Once again, the chief's son awoke in the middle of the night. Again, he heard the dogs talking together. Black-dog spoke to his younger brother. "There is a fire coming this way,'' he said, but he was really talking about an enemy. "You can run faster than I can, younger brother. You should go spy on them."
"All right, I can do that," said Spotted-dog, "but I would like to have something to eat before I go." So the man got up and built a fire. Then, he told his wife to prepare some food. When it was ready, he gave the food to the dogs.
After eating, Spotted-dog started out. He traveled for four nights and then came upon the enemy. He heard the leader say that they were going after a man, his wife, and two dogs.
The dog hurried back to the chief's son. Using his spirit power, he was able to make the journey more quickly, and arrived home just before daylight. He told the man that the enemy was four days distant. "They are coming after us," he said. The chief's son then said to Spotted-dog, "Take the news back to the village." Spotted-dog said, "All right, but first give me something to eat." So the man fed him again.
The village was also a four days' journey away. Spotted-dog arrived there one morning. The people knew that the chief's son had two dogs. They were alarmed to see only one dog return. They thought that all had been killed but this dog.
Spotted-dog entered the chief's lodge. He licked the chief's hands and whined. The chief could not understand what the dog was trying to say. The chief sent for an old woman who was blessed by the spirit of a dog and who was able to converse with dogs. She talked with Spotted-dog and said to him, "Your people are anxious to know why you returned home all alone. Have your brothers and sisters been killed by an enemy?" Spotted-dog said, "I have been trying to tell them but they do not understand me. Stranger enemies are coming. I was sent here to get you to come and help my brothers. They are waiting there for the enemy to come. Give me something to eat and I shall return to help them. Follow my tracks and you will be guided to the place where they are."
The chief sent two town criers to tell all the people. They made preparations and started right away. Each man took extra moccasins with him. Spotted-dog finished eating and started on his return journey. He arrived there that same day. Since they lacked his spirit power, the war party arrived two days later. Spotted-dog spied on the enemy to find out just where they were. Black-dog said, "Our enemy's dream will not come true. I have more power than they have."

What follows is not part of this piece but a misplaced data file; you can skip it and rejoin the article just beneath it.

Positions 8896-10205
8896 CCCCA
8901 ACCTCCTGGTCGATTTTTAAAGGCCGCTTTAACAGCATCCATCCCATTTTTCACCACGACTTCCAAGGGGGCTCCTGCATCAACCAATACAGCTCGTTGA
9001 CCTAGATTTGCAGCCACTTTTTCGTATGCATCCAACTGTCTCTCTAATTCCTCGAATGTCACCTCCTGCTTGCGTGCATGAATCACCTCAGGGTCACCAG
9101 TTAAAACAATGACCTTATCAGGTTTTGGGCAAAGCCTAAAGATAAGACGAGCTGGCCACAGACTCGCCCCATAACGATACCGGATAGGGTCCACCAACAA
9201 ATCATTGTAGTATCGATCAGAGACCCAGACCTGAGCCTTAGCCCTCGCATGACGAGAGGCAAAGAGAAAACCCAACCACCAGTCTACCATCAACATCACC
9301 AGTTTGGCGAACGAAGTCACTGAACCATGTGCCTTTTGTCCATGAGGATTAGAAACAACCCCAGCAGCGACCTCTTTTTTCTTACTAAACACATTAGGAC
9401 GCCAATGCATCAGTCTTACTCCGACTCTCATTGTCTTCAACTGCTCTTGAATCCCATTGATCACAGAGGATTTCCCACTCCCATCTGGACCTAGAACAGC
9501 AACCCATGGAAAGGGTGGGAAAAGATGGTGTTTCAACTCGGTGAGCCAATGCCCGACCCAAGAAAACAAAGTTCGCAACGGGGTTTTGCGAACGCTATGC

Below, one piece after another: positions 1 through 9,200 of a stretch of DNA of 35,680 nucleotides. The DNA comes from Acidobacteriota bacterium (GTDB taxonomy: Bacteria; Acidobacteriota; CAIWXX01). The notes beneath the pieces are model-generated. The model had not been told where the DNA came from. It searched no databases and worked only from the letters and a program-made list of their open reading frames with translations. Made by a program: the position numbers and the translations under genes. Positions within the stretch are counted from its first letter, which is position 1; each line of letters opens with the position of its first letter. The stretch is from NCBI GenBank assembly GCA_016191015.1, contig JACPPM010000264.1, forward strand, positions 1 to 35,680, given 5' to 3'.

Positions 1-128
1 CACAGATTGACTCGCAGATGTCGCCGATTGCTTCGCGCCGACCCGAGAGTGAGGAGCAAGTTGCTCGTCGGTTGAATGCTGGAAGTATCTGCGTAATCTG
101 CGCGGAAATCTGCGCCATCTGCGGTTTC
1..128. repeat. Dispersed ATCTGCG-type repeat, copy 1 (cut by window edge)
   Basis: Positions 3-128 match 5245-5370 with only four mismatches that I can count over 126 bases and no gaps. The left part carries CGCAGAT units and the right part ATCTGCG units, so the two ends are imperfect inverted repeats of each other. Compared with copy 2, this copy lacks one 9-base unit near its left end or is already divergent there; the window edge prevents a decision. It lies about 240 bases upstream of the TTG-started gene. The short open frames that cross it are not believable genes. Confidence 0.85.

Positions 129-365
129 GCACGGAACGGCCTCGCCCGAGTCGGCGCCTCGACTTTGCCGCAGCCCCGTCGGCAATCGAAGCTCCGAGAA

When the reinforcements arrived, they were given plenty of food from the hunter's supplies. Then they prepared to fight. There was snow on the ground. Spotted-dog said that the enemy would come the next morning. A great number of the enemy were approaching, so the people set a trap for them and hid on either side of the approach to the camp. The dogs were to give the signal to start fighting because the enemy would pay no attention to the dogs. As soon as all the enemy came within the wings of the trap, the dogs cried four times as instructed. Then those lying in wait started to shoot. The enemy knew then that they were trapped. They were tired from their long journey. Those attacking them had had plenty of food and rest and were fresh for the battle. That is why they killed the enemy easily.
Then the victors started for home. They carried with them all the meat supplies and the scalps of the enemy. From that time on the two dogs were very useful. Black-dog used to know when an enemy was coming and Spotted-dog acted as a spy. He was also clever at hunting.
When Black-dog grew very old, he said to Spotted-dog, "Brother, I am going to leave you. I urge you to remain with our brother, the chief's son, and to help him as long as you live. When you, too, are ready to go, you must come to the place where I will dwell." Black-dog was actually the wolf spirit.
(Adapted from Will C. McKern, 1932, "Winnebago Dog Myths," Year Book of the Public Museum of Milwaukee X:317-22.)
The Dog That Became a Panther
There once was a young man who was a chief's son. He took no interest in hunting and wars. He preferred to go about visiting with the people. His dog was small and light-colored. The man was never known to mistreat his dog.